It was by no means a classic encounter, but Oval Talk will long remember Australia's narrow victory over Ireland for one piece of magic from coming great Quade Cooper.
OT had seen the future of Wallabies rugby, a player who quite possibly could set new standards in the sport and force coaches to rethink the nature of half-back play.
Having earned rave reviews throughout the Superb 14s for a series of superb performances, the fly-half was again the stand-out performer in the Wallabies' first Test victory over England earlier this month.
He was Australia's most threatening player as England bounced back a week later (even though Matt Giteau scored both Wallabies tries), but it was not until he touched down against Ireland last weekend that OT finally saw what all the fuss was about.
Yes, Cooper had looked on course to become one more in the long line of very good Australian half-backs, but only when he danced through the tackles of Shane Jennings and Rob Kearney to score a try from what seemed an impossible position did the penny finally drop for OT.
That try should not have been scored. OT is not pointing the finger at the Irish pair for letting it happen; more that Cooper had no right to touch down from a standing start with the defence lined up and at such close quarters.
But such was the mesmerising quality of his step/shimmy/jink - call it what you will - that he was able to create something out of nothing. It was pure genius, and OT can think of no other player - bar maybe Jason Robinson at his very best - who could also have scored it.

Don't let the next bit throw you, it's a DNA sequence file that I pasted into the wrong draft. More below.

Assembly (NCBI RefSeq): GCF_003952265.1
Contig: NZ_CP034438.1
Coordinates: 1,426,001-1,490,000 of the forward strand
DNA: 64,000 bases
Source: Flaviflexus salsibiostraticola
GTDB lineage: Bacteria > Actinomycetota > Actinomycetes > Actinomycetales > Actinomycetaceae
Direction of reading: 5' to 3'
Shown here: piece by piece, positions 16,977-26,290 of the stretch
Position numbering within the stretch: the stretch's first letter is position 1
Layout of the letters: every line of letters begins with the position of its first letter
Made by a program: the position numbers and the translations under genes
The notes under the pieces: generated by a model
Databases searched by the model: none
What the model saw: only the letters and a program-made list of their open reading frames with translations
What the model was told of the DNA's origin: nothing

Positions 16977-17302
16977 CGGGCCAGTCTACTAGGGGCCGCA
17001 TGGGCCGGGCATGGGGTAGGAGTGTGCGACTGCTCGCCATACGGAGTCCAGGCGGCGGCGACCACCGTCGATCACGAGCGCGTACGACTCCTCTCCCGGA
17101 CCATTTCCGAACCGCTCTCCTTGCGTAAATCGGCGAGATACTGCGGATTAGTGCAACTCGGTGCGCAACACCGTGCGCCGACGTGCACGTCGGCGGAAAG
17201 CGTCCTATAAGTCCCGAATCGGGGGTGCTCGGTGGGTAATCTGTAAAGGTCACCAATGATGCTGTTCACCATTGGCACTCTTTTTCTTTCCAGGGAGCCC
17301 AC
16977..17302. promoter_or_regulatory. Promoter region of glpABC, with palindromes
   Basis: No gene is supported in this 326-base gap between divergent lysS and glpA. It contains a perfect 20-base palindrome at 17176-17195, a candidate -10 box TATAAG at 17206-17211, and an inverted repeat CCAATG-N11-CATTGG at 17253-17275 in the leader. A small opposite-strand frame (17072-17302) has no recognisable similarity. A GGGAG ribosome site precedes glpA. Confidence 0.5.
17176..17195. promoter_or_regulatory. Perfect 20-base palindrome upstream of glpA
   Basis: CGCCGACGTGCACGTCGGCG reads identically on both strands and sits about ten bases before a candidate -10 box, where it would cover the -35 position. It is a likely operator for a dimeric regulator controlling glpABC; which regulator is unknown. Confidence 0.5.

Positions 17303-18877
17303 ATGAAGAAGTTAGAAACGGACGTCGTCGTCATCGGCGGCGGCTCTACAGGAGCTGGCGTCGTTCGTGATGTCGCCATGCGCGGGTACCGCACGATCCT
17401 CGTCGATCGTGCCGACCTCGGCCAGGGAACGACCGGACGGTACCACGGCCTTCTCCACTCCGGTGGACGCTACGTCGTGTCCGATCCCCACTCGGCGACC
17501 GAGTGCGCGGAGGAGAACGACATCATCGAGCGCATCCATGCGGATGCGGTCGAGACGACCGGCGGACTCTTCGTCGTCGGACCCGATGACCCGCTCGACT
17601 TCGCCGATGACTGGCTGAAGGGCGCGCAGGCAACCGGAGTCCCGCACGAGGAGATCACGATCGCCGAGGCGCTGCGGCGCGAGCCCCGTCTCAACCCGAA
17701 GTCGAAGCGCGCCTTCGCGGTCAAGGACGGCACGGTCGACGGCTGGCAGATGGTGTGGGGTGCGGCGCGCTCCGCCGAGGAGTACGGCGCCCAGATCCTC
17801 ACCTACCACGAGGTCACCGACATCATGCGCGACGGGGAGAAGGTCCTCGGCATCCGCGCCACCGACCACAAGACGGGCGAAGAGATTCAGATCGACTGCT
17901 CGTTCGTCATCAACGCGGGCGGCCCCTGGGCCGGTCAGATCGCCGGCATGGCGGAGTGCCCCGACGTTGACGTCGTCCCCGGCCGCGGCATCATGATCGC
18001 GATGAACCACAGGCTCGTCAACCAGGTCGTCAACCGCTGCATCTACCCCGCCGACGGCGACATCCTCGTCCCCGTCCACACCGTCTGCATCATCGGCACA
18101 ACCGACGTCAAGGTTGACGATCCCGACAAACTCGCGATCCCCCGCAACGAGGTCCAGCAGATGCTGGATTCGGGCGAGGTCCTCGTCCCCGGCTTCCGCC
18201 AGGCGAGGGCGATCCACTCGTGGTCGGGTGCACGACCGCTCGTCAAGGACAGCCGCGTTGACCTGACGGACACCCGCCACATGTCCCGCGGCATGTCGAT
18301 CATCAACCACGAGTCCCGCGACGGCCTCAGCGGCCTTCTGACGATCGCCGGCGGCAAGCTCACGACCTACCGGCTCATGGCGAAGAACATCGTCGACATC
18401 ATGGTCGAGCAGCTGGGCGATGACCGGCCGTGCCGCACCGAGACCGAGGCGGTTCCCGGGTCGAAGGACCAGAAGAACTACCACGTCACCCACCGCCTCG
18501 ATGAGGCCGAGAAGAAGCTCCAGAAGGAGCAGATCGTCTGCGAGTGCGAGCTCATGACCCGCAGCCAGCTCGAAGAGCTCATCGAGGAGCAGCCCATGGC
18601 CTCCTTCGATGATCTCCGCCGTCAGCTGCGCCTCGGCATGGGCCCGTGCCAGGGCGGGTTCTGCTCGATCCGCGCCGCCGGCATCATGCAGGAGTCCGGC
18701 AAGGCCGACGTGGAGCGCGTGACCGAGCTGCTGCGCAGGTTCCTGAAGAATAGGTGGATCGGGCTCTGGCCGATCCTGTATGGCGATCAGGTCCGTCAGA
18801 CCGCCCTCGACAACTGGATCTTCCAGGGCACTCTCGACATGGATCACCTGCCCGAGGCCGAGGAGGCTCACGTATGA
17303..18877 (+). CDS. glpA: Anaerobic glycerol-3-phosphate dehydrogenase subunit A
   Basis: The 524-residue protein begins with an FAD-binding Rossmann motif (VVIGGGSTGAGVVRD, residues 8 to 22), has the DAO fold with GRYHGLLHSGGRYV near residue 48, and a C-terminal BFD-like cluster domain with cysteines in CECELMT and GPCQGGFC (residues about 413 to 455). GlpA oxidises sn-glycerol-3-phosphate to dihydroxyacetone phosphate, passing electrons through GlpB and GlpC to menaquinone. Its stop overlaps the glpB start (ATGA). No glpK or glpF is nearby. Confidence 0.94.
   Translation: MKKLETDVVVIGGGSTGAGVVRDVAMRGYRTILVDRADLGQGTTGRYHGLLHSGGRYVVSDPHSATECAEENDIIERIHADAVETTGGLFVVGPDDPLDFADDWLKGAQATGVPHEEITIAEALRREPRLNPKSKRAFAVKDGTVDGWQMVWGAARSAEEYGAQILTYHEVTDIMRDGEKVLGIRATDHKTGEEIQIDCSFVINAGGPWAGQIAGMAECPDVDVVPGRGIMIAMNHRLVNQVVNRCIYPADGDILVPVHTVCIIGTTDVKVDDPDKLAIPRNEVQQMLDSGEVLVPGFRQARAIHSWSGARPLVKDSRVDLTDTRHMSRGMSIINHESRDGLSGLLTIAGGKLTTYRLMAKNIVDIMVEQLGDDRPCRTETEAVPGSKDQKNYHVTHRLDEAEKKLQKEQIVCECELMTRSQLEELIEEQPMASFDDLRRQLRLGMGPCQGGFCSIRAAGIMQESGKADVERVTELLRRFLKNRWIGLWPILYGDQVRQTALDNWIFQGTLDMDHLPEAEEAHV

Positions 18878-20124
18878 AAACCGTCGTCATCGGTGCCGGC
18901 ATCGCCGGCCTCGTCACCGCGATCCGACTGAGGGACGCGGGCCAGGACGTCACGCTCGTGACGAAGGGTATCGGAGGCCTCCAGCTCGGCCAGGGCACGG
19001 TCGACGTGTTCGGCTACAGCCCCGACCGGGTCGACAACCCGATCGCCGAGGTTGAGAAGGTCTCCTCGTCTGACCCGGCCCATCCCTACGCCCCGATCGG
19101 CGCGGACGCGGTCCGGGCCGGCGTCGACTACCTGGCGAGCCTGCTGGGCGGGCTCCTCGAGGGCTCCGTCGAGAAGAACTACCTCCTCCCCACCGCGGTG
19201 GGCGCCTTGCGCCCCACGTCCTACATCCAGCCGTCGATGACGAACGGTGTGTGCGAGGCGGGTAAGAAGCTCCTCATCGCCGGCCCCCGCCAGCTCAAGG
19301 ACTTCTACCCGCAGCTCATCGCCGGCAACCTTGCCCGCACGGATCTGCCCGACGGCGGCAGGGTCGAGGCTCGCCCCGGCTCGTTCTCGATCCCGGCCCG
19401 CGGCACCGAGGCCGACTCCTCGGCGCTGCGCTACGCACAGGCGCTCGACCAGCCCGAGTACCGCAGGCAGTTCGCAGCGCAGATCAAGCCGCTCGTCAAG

Many will remember Cooper from the Wallabies' tour of UK and Ireland last November; he looked useful, but did not have too many chances from inside centre to show what a magical playmaker he could be.
But he wore the fly-half jersey for the Reds during the Super 14 and was given the freedom to show his full range of skills.
Not only can he confuse the best defences with his speed and dancing feet, but he also has a superb pass of both hands and a decent boot, whether going long for touch or producing delicate chips and cross kicks for his backs to run on to.
But what most impresses OT is the way the 22-year-old, New-Zealand-born player is able to delay his pass or break until the very last moment.
Yes it's a cliche, but he is one of those players who appears to have more time on the ball than opponents and rivals.
He takes the ball lying incredibly flat and holds it up in front of him in a bid to create that extra half-second of time before choosing what to do.
Defenders are like rabbits caught in the headlights of a car, and more often than not that mesmerising moment allows the Reds star time to perform his magic.
The Super 14 player of the season is a maverick and has not always kept on the right side of the authorities.
A recent driving offense followed a more serious charge of burglary last year, behaviour that would likely have seen him booted out of the international squad had he been English.
Actually, if Cooper were English he would already have been consigned to the folder marked 'maverick' and not given the chance to show what a world beater he is.
So, good on Australia for giving him that chance, and good on them for building their team around him.
If you have any doubts as to Cooper's ability, just take a look at this video of him in action for the Reds against the Sharks last season. Amazing stuff.